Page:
Saturday night in Madison, my amigo and former colleague Scott Dochterman of The Athletic told me Iowa’s football team had failed on its last 10 2-point conversion tries.
I only like sports statistics if they’re freaky, and that one is peak freaky. It was made more significant by the fact Nate Stanley wasn’t able to get two points on a quarterback draw with 3:12 left in Saturday’s game at Wisconsin, preventing the Hawkeyes from tying the Badgers at 24.
Teams generally install a specific play during the week for a 2-point situation, a 3-yard play in the college game. That’s what Iowa said it did in last week’s case.
Ten failures in a row, dating to 2016, is in defiance of the averages. Last year, FBS teams converted 130 of 304 2-point tries for 42.8 percent. It was 40.8 percent in 2017, 40.4 percent in 2016. (See page 191 of the 2019 NCAA records book.)
The Hawkeyes are 0-for-3 in 2019, having missed on pass attempts against Iowa State and Penn State. They were 0-for-2 last year, both in the 38-36 loss at Purdue.
They were 0-for-3 in 2017, missing on two passes against Penn State in a 21-19 defeat and on a pass against Purdue. They missed on a pass against Michigan and a run against Nebraska in 2016.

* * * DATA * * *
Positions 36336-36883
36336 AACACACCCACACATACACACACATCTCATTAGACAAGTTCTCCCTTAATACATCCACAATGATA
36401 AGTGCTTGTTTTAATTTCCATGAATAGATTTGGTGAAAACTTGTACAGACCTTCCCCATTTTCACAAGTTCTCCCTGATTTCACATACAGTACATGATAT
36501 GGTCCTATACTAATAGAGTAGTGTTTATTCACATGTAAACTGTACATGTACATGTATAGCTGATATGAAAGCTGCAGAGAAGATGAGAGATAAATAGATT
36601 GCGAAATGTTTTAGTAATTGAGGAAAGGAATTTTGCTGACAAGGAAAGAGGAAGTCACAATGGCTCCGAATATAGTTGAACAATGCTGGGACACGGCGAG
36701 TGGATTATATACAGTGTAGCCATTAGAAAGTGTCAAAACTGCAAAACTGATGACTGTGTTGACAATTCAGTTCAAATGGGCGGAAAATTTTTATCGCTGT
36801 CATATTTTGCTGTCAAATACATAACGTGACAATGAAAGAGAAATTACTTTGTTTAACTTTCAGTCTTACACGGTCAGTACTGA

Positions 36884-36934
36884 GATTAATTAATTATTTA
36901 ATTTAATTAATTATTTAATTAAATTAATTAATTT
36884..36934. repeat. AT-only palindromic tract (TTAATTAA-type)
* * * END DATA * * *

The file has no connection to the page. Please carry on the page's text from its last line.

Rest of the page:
The last conversion was earlier in 2016, a LeShun Daniels run at Minnesota.
So there you go. The next time Iowa needs two points, it shouldn’t pass or go with a quarterback keeper. Give it to your tailback and block for him. After all, the Hawkeyes’ last previous 2-point conversion before Daniels was a Jordan Canzeri run in 2014.
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By the way, 50 FBS teams have 2-point conversions this year, including five from the Big Ten. Indiana has two. Michigan, Minnesota and Penn State have one apiece. SMU leads the nation with six, converting each of its attempts including three at Memphis. The last one was a lateral to an offensive lineman.
So forget the power-running idea, Hawkeyes. Dust off the play where your quarterback laterals to an offensive lineman who is an eligible receiver.
I should be a coach.